AT&T's T-Mobile plan gets boost from states

WASHINGTON Wed Jul 27, 2011 7:21pm EDT

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WASHINGTON (Reuters) - AT&T Inc's (T.N) $39 billion plan to acquire Deutsche Telekom AG's (DTEGn.DE) T-Mobile unit got support from a Louisiana regulator and 11 state attorneys general on Wednesday.

The Louisiana Public Service Commission, which regulates public utilities and transportation in the state, said it voted 4-1 to approve the merger, after staff found nothing to suggest the wireless deal was contrary to the public interest.

Separately, 11 state attorneys general wrote to the U.S. Justice Department and the Federal Communications Commission in support of the transaction that would vault the combined companies ahead of current market leader Verizon Wireless.

Attorneys general from Arkansas, Utah, Alabama, Georgia, Kentucky, Michigan, Mississippi, North Dakota, South Dakota, West Virginia and Wyoming said they believed the merger would bring better service and faster data speeds.

They asked for merger-specific conditions to protect competition and the public interest without delaying the merger, according to a news release from the Arkansas AG's office.

A statement by the Utah attorney general said the merger may raise competitive concerns in some discrete local markets and the AGs asked for targeted remedies in those cases.

The ultimate decision on the deal rests with the Justice Department, that is conducting an antitrust review, and the FCC, which is weighing whether the transaction is in the public interest.

The merger would concentrate 80 percent of the U.S. wireless market in just two companies -- AT&T/T-Mobile and Verizon Wireless, a venture of Verizon Communications (VZ.N) and Vodafone Group Plc (VOD.L).

AT&T argues that the purchase of T-Mobile will help it expand faster service to more customers.

Critics charge that less competition will increase prices and limit consumer choice.

AT&T's top lawyer welcomed the position of the 11 state attorneys general.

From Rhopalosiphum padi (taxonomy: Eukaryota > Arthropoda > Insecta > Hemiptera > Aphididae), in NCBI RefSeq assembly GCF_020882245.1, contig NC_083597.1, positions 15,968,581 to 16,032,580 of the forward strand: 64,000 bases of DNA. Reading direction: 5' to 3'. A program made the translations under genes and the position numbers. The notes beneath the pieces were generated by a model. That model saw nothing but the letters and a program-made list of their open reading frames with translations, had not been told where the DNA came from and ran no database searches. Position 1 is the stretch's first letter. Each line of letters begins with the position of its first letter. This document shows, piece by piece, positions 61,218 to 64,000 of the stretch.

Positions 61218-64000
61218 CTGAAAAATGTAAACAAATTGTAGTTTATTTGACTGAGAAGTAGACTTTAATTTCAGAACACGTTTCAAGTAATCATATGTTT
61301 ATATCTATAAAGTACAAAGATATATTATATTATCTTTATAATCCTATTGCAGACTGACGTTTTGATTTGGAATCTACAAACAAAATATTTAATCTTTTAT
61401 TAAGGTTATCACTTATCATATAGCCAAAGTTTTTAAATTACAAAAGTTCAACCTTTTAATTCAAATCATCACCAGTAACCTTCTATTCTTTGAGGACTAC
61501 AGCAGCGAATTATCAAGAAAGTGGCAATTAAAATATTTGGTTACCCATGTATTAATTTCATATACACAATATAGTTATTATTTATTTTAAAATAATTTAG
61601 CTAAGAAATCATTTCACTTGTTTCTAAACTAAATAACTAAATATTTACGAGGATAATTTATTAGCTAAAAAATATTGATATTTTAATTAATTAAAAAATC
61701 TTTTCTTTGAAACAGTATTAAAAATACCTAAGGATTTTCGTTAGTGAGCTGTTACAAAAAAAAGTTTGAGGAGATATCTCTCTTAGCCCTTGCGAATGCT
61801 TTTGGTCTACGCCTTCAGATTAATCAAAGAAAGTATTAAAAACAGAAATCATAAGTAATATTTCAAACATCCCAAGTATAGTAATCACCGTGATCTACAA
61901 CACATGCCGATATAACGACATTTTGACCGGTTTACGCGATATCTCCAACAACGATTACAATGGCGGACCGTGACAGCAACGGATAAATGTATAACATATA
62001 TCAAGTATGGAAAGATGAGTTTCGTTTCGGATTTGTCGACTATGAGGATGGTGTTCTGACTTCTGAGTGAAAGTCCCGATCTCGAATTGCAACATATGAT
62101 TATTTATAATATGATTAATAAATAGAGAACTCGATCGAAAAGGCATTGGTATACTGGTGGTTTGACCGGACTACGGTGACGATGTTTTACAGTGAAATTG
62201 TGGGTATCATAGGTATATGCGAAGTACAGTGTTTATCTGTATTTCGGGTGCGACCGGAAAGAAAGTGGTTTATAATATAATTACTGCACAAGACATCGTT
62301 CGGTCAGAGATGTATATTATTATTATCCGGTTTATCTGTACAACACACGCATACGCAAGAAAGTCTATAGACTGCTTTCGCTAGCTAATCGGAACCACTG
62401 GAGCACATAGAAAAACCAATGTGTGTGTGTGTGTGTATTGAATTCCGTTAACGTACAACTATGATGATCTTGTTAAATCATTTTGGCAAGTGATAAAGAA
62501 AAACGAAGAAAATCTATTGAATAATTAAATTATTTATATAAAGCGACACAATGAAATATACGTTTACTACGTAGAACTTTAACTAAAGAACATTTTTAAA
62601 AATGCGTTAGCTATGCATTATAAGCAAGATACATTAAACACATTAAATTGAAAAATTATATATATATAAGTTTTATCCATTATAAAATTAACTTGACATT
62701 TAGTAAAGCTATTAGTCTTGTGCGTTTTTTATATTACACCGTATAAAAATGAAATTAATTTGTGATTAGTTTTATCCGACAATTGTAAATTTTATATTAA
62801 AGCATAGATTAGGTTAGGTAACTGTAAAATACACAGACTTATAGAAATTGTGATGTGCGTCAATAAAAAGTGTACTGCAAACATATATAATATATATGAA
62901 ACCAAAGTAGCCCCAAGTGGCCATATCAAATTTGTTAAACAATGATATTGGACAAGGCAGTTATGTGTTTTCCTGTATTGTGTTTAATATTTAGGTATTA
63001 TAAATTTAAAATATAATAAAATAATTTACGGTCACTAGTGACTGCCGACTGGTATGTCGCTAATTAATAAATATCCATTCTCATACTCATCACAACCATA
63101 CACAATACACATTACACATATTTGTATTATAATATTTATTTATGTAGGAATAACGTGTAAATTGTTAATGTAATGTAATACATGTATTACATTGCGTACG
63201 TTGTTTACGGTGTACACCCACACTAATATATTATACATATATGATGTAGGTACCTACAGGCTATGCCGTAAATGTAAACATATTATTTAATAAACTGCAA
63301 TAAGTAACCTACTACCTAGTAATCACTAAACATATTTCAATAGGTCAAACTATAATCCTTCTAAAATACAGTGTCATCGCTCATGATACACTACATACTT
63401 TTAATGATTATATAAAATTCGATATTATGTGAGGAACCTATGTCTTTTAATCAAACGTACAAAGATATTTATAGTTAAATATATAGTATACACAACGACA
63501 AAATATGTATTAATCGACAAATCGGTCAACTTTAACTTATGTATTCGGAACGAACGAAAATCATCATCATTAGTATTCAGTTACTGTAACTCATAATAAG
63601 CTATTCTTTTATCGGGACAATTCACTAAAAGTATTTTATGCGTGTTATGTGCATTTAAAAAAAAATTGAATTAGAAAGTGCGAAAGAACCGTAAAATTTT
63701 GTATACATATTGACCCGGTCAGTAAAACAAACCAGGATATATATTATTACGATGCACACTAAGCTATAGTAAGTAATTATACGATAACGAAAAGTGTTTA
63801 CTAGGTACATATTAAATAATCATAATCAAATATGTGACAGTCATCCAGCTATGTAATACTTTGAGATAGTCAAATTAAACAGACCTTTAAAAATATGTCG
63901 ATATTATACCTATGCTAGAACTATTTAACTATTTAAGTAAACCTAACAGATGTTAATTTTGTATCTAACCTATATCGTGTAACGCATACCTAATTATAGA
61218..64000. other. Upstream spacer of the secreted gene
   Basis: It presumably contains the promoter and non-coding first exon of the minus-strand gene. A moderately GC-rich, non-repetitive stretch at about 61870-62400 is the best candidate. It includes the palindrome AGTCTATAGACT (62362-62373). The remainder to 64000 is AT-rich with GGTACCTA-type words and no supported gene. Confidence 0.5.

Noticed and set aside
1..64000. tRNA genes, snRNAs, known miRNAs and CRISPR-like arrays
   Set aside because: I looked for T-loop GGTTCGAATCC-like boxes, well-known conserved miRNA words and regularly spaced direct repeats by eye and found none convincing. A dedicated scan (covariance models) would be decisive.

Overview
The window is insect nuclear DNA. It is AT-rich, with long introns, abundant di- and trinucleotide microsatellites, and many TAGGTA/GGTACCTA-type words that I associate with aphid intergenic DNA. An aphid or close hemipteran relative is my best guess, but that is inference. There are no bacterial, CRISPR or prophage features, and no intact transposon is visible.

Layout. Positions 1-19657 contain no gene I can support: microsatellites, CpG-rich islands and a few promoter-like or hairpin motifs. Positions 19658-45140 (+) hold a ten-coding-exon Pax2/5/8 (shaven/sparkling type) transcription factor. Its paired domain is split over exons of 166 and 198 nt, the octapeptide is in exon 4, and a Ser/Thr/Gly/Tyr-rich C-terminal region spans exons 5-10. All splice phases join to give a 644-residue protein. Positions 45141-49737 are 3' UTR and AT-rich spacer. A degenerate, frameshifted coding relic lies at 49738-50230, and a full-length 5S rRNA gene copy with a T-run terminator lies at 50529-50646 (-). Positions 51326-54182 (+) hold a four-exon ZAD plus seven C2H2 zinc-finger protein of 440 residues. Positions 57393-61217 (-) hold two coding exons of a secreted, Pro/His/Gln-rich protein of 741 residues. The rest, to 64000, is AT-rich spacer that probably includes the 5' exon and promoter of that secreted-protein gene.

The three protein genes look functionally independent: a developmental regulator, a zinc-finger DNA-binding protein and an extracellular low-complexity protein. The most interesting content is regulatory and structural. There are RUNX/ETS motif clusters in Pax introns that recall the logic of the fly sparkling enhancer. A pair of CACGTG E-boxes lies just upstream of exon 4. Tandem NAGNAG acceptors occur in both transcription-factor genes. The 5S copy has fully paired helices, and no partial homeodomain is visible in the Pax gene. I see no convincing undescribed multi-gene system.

"Their call for federal regulators to expeditiously review and approve the merger further builds on our unprecedented nationwide support from federal, state and local elected officials, national unions, non-profit organizations, and high-tech and venture capital firms," said Wayne Watts, AT&T's senior executive vice president and general counsel.

But some prominent U.S. lawmakers and competitors have come out against the deal, including Senator Herb Kohl, chairman of the U.S. Senate's antitrust subcommittee.

Third-ranked U.S. wireless carrier Sprint Nextel (S.N) has said AT&T should use the money it plans to pay for T-Mobile to improve its network without removing a national competitor.

Sprint spokesman John Taylor said the Louisiana commission's decision was simply not to oppose AT&T's takeover and to instead defer to the FCC -- "far from the ringing endorsement AT&T sought."

(Reporting by Jasmin Melvin; Editing by Tim Dobbyn)

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Comments (5)
Vertigo wrote:
We already knew that Verizon had purchased a number of state legislators. Apparently they let AT&T work on the state Attorneys General. In this area, Southern California, AT&T have paid for a series of television spots that are pure propaganda pieces. They tout what a wonderful world this will be if they can just merge with T-Mobile. To the contrary, After several consecutive contracts with T-Mobile we just switched our service to Virgin Mobile which runs on Sprint’s network. Better network, better phone, vastly better value. Could not be happier.

Jul 27, 2011 5:56pm EDT  --  Report as abuse
Whittier5 wrote:
WHY would the AGs get involved?? What telecoms have contributed to their campaign coffers.

Any reasonable person would know that the best situation of all would be for T-Mobile to remain a separate provider.

The 2nd best situation would be for T-Mobile to be acquired by Sprint/Nextel.

The WORST outcome would be acquisition by AT&T for so many reasons.

Jul 27, 2011 9:37pm EDT  --  Report as abuse
eli77025 wrote:
These state officials think that the merger between AT&T and T-mobile will be good but for which constituency – their residents or AT&T’s political contributions to their election campaigns?

Jul 28, 2011 9:18am EDT  --  Report as abuse
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